GrandPiano wrote: ↑30 Jan 2021 02:39
I think you're misunderstanding the basis of my argument. The primary basis of my argument is verbs like 帰る káeru
and 入る háiru
, which have the accent on the third-to-last mora even though they belong to an accent category that normally places the accent on the second-to-last mora in the dictionary form (and also noticing that this only happens with certain vowel sequences, e.g. 倒す taósu
has the expected accent placement).
It does appear that somehow I missed the part of your argument where you mentioned the verbs having either no accent or having an accent on the penultimate mora of the final morpheme. I apologize for rambling on and on without having read that portion clearly.
To me, the natural explanation for this is that accent placement is actually based on syllables, not moras, and these verbs have two syllables. It also seems to me that this analysis can explain an apparent difference in accentual behavior between godan and ichidan verbs: accented godan verbs with endings like -airu, -aeru, and -ooru have the accent on the third-to-last mora, but accented ichidan verbs with endings like -aeru, -oiru, and -iiru have the accent on the second-to-last mora. Under this analysis, a simple explanation is that the suffix in the dictionary form of an ichidan verb is actually -eru/-iru, not -ru, and so there is a morpheme boundary between the two adjacent vowels (I suppose this would also synchronically explain why ichidan verbs can only end in -eru or -iru).
clawgrip wrote: ↑26 Jan 2021 13:06
Then there's also the matter of words like マイカー maìkā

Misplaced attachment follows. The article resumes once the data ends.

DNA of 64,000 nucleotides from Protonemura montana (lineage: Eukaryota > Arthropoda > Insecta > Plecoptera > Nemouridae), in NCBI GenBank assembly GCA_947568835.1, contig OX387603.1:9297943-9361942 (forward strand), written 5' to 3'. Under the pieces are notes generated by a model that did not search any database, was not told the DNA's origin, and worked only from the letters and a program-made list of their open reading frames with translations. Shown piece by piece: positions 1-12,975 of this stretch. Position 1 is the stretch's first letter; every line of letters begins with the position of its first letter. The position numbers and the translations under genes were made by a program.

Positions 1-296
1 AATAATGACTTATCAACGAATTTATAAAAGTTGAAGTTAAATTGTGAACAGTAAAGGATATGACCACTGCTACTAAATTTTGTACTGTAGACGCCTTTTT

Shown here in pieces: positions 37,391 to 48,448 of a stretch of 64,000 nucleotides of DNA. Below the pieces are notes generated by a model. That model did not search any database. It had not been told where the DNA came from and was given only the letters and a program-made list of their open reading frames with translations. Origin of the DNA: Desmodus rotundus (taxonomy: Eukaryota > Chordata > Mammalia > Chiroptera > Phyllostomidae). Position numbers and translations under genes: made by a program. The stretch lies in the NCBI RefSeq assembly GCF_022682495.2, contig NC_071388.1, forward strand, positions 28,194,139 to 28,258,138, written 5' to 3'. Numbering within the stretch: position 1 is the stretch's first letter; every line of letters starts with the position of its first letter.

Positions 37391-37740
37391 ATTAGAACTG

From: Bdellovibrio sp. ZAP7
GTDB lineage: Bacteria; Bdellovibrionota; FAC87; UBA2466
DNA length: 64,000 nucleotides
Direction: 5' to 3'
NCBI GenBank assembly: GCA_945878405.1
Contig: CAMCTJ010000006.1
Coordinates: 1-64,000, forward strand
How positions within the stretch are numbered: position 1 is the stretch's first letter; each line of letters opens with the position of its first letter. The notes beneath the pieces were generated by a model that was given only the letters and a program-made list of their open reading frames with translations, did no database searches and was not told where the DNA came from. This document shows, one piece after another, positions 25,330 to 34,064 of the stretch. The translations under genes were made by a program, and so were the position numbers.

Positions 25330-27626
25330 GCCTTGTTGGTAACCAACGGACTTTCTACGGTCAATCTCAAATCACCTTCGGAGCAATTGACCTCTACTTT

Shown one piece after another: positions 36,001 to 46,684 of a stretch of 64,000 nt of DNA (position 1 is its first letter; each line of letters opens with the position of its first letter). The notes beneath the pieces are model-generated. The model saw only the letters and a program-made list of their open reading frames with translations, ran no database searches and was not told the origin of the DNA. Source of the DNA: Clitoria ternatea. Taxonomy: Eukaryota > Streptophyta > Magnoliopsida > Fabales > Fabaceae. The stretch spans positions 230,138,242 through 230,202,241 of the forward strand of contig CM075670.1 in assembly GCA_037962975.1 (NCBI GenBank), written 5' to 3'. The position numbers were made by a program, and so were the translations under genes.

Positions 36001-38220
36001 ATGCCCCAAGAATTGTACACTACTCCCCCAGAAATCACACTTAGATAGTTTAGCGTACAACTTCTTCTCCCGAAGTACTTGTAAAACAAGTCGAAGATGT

, 喘ぐ aègu
, and ツイン tsuìn
, which also run against this theory, as the two vowels are within the same morpheme.
Admittedly, I wasn't aware of 喘ぐ. I suppose it's the same sort of situation as 通る tóoru
vs. 催す moyoósu
. The only solution I can think of is to analyze 通る as /toː.ɾu/ but 催す as /mo.jo.o.su/, and similar to analyze 帰る /kae.ɾu/ but 喘ぐ as /a.e.gu/, though I recognize that this isn't a very satisfying explanation.
This explanation is begging the question. The premise that 喘ぐ aégu
must have a morpheme boundary between /a/ and /e/ while 帰る káeru
need not is only valid if we have already accepted the conclusion that /áe/ can occur in a single morpheme while /aé/ cannot. Therefore, it cannot stand as evidence of that conclusion. (I'll get to toosu
Still, if you disagree with my analysis, I'm curious how you explain the accentual behavior I described above.
My main issue is that you appear to be suggesting a complete change to Japanese phonology based on an irregularity found in a handful of words at most, and it may not even be an irregularity at all.
First off, I want to say that after rereading your posts, I will go back on another thing I said: namely, I will accept that verb suffixes can affect the accent pattern in the way you say. But let's look at our examples:
"to throw down"
This comes from the Classical Japanese 倒す tafusu
, a compound of ta
(not sure what this is) plus 伏す/臥す fusu
"to lie down". So this is not a single morpheme. The fu
instead of expected u
probably to dissimilate it from tō
would almost certainly contract to tō